Goal 2: Thailand, also known as “Kitchen of the World”, has successfully reduced the proportion of undernourished population from 34.6 per cent to 7.5 per cent during the MDGs era. Efforts to provide the poor and vulnerable groups with access to adequate, safe and nutritious food will be further highlighted in the 20 – Year National Strategy Framework on healthcare. Measures, including law, have been taken to reduce stunning and wasting in children under 5 year of age. Thailand strives to ensure sustainable food production system through promoting practice of sustainable agriculture in the forms of organic farming and the “New Theory Farming” under the SEP concept, with the target to increase the area of sustainable agriculture farming at 80,000 hectare per annum.
Goal 3: Universal Health Coverage (UHC) has been a crucial factor in the improvement of healthcare service in Thailand with current coverage stands at 99.87 per cent. We also attach great importance to preventive medicine. As a result, maternal and neonatal mortality rates are well below the global targets thanks to 99.6 per cent of birth attended by skilled health personnel. New cases of pandemic diseases are also on the decline. The government is determined to reduce the number of road traffic accident through legal measures and promoting safe driving behavior to bring down the second most cause of death.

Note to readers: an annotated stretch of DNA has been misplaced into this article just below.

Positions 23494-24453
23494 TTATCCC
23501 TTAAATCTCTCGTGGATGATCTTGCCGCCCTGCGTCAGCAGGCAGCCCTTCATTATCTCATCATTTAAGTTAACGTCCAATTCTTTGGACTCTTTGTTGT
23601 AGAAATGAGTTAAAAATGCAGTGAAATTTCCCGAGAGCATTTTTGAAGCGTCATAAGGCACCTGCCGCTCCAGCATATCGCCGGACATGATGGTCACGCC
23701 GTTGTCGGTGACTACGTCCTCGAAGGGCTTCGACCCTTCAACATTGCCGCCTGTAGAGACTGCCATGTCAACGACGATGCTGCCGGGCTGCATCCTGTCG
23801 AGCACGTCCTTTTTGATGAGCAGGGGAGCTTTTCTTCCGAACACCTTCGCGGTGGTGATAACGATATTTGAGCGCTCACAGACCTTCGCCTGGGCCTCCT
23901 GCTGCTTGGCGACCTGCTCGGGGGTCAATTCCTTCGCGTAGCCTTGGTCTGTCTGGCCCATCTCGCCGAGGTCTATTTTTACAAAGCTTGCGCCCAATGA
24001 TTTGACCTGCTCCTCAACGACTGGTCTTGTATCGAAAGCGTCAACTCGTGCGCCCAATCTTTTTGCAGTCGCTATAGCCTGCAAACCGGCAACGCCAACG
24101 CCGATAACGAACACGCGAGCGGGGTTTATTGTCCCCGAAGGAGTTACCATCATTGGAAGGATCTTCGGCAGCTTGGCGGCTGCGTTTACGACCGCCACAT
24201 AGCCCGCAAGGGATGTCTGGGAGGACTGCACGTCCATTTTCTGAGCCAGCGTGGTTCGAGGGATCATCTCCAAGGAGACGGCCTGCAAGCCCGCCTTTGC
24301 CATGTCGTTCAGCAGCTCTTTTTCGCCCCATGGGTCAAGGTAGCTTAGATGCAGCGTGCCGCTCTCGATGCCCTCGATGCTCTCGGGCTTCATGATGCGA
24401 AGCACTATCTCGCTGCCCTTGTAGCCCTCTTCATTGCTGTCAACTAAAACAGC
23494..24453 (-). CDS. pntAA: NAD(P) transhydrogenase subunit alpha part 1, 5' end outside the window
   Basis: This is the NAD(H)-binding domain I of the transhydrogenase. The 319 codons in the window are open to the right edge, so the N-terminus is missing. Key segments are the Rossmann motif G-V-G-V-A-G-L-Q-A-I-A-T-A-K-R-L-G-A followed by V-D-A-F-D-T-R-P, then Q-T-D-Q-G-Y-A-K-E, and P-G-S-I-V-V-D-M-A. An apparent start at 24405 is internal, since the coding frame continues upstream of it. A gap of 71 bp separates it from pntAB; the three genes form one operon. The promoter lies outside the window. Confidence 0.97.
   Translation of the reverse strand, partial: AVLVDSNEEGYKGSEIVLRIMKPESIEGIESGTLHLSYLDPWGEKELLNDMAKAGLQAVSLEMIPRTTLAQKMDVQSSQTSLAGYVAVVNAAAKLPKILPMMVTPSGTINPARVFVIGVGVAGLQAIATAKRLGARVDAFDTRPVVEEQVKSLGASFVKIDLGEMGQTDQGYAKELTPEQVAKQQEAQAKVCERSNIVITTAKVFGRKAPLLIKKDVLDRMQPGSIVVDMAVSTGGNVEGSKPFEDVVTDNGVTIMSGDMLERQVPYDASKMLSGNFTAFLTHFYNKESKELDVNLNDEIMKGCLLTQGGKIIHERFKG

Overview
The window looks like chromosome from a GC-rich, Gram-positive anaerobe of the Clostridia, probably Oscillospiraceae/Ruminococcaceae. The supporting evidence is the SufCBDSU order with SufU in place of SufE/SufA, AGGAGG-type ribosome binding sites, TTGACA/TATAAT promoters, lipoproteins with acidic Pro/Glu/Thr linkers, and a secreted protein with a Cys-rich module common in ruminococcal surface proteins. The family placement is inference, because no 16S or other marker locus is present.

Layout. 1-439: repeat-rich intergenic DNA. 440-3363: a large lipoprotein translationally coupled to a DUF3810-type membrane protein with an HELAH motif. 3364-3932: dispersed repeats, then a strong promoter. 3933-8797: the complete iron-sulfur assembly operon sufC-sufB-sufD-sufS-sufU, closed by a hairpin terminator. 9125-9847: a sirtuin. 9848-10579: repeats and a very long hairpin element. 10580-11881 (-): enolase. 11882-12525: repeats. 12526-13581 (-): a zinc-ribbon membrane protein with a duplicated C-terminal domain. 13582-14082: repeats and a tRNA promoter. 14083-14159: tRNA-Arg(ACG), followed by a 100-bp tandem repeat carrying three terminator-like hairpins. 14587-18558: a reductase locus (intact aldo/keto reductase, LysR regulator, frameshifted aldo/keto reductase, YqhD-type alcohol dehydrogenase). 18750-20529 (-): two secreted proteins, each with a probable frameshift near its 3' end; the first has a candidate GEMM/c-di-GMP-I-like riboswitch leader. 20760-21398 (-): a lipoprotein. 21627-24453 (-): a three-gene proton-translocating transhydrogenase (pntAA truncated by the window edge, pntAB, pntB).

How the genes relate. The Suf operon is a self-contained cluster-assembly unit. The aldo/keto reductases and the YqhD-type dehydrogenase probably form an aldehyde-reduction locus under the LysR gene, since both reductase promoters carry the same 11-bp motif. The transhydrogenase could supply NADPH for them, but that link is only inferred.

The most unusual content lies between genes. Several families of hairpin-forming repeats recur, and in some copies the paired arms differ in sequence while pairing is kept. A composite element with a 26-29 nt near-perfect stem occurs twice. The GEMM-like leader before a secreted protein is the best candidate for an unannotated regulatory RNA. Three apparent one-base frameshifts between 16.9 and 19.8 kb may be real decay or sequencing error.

Goal 4: More than 90 per cent of school age children are enjoying subsidized 15- year basic education available to all children in the land, regardless of their nationalities or migrant status. The government is promoting vocational study in particular dual education with an aim to increasing quality workforce in real sectors. We are working harder to advance the quality of education at all levels under the 12th Education Plan (2017-2021) and the National Education Plan 2017-2036.
Goal 5: Gender equality is another success story from the MDGs. Girls enjoy equal access to quality education as boys do. In fact, they even do better in higher education. Female are now accounted for 60 per cent of the workforce and hold a handsome share of 38 per cent of executive level in private sector. The current constitution calls for gender responsive budgeting, on which a pilot project is being implemented in Surat Thani province. Elements of SDG 5 will be incorporated in the Women Development Strategy 2017-2021.
Goal 6: Almost 100 percent of households have access to safe and affordable drinking water as well as sanitation facilities. However challenge remains in remote rural areas where we are doubling our effort to address the situation. The Water Resource Management Strategic Plan 2015 – 2026 has provided a holistic approach both in terms of water-use efficiency and water resource infrastructure to ensure that Thailand can meet her future demand.
Goal 7: Thailand imports more than 70 per cent of energy for domestic consumption each year. The 20 – Year Integrated Energy Plan (2015-2036) is the road map for the country’s energy security. Thailand is trying to diversify the source of energy focusing on domestic source, improve energy efficiency and promote community participation in energy management. Thailand seeks to increase the proportion of alternative energy from 13.83 per cent to 30 per cent by 2036. Currently Thailand has the highest solar power capacity among ASEAN members.